Wikipedia:Reference desk/Archives/Language/2013 June 1

From Wikipedia, the free encyclopedia
Jump to: navigation, search
Language desk
< May 31 << May | June | Jul >> June 2 >
Welcome to the Wikipedia Language Reference Desk Archives
The page you are currently viewing is an archive page. While you can leave answers for any questions shown below, please ask new questions on one of the current reference desk pages.

June 1[edit]

What does "to rocket" a cigarette a mean?[edit]

Sun Hits the Sky by Supergrass contains the lines

Life is a cigarette,
you smoke to the end,
But if you rocket the middle bit,
Then you burn all your friends,

What does "to rocket" mean in this context? Thank you in advance. (talk) 10:39, 1 June 2013 (UTC)

It's drugs slang. "Rocket" can refer to one of several ways of constructing a rolled cigarette (with or without extras) that burns fast and hot when smoked. Try googling "rocket joint" for further information. - Karenjc 15:42, 1 June 2013 (UTC)

I seed it[edit]

Is there any possible way to translate "I seed it" into French while preserving the impression that it is a childish grammatical error for "I saw it"? — Preceding unsigned comment added by (talk) 11:13, 1 June 2013 (UTC)

Just suggestions: « j'ai le voiré » or « j'ai le vu » (less incorrect).--Lüboslóv Yęzýkin (talk) 15:53, 1 June 2013 (UTC)
You might also have use for the substandard subjunctive of voir, often used by children: [vwaj] ("il faut que je voille"). Lesgles (talk) 21:34, 2 June 2013 (UTC)
The suggestions above take it only as an error for "I saw it", but the way I read your question you wanted it to mean "seed" in the sense of "sow" or "initiate" as well. If so, there is probably not: puns are notoriously difficult to translate. --ColinFine (talk) 23:25, 2 June 2013 (UTC)
Sorry, my question may have been unclear. I am not looking for an additional meaning of "sow" or "initiate" (as you say, that would be very unlikely to be possible). I am simply looking for a meaning "I saw" with bad grammar analogous to English "I seed". (talk) 20:41, 3 June 2013 (UTC)

"Phonemic" versus "Phonetic" transcriptions[edit]

Hello all,
In the Swedish phonology article, there is a section that contrasts a "phonemic" transcription with a "phonetic" transcription. I grok IPA, and it would seem to me that both would sound exactly the same if they were spoken. What's the difference, and why is it important?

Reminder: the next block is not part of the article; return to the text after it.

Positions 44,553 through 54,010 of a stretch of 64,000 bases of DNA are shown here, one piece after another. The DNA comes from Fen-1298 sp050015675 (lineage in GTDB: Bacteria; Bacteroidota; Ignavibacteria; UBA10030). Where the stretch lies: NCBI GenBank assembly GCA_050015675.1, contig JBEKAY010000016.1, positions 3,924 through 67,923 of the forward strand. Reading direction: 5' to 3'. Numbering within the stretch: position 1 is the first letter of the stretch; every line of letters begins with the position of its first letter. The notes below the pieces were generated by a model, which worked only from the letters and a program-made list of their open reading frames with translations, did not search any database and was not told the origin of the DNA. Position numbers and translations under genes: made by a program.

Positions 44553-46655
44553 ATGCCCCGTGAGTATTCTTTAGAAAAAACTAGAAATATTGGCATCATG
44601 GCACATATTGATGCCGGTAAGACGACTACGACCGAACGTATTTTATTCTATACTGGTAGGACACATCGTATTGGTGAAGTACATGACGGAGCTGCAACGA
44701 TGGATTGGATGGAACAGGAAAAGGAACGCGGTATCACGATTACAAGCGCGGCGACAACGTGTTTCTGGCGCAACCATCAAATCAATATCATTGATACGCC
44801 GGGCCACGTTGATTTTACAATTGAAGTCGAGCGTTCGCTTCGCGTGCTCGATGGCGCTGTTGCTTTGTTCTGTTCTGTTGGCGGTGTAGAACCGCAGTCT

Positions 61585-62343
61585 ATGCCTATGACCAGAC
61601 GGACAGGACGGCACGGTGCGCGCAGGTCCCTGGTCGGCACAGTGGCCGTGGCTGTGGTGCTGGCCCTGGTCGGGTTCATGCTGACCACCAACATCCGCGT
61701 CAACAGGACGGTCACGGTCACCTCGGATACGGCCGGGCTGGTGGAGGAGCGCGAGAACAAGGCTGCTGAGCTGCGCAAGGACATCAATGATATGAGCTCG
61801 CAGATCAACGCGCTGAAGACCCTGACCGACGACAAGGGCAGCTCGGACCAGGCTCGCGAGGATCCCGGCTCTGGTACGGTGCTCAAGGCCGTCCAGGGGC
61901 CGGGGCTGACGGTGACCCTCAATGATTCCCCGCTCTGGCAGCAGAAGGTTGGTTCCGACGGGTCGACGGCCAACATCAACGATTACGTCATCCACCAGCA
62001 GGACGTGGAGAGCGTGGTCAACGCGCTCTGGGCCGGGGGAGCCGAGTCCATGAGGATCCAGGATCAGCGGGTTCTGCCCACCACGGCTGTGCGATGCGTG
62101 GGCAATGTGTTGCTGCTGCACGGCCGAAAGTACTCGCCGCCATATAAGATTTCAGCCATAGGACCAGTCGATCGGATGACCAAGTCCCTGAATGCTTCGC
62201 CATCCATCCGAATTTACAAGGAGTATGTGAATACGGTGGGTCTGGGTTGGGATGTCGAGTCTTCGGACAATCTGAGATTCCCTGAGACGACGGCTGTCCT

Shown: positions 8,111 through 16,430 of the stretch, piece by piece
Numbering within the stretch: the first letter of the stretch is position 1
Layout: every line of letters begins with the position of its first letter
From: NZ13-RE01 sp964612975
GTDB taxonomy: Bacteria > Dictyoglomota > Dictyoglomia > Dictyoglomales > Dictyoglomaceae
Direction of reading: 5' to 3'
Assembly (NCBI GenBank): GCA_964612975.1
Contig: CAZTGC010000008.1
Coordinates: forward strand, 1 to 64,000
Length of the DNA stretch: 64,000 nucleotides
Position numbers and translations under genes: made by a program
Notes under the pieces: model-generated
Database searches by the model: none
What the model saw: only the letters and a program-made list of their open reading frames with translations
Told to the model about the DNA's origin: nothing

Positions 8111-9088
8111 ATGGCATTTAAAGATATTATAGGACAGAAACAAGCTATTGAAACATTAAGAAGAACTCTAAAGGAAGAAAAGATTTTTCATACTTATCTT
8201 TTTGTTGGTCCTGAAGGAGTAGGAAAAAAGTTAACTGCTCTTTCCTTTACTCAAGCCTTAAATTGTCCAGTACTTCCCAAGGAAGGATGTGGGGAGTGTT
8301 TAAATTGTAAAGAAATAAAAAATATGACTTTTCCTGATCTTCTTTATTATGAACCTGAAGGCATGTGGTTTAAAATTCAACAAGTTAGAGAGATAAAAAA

Peter aka "annoying Wikipedia:Reference desk/Language dilettante" aka --Shirt58 (talk) 12:12, 1 June 2013 (UTC)

See phoneme. A phoneme is the smallest, abstract unit of sound that is used to systematically distinguish between words in a given language. Hence, a phonemic transcription will reduce the detail of how each sound is produced to just those distinctive units, whereas a phonetic transcription can include much more fine-grained detail. For instance, in English, the sound "t" will typically sound slightly differently when it's at the beginning of a word and in front of a vowel (e.g. "tin"), than when it occurs in the cluster "st" (e.g. "stick") – in the former case it is aspirated but not in the latter. A phonemic transcription will ignore this difference and only transcribe a single unit /t/ in both cases, because functionally there is no systematic meaning-distinguishing contrast between the two realizations, while a phonetic transcription may render the aspirated version as [tʰ]. Fut.Perf. 13:47, 1 June 2013 (UTC)
To add to Future Perfect's good explanation: the reason it is important is that speakers of different languages divide the phonetic space up into phonemes differently. Those two phones [t] and [tʰ] are not distinguished in English (and most English speakers are unaware that they are different), but are regarded as quite different sounds in most Indian languages. Conversely, some languages do not make a distinction between [t] and [d], so for those languages both would be realisations of a single phoneme /t/ or /d/. --ColinFine (talk) 23:32, 2 June 2013 (UTC)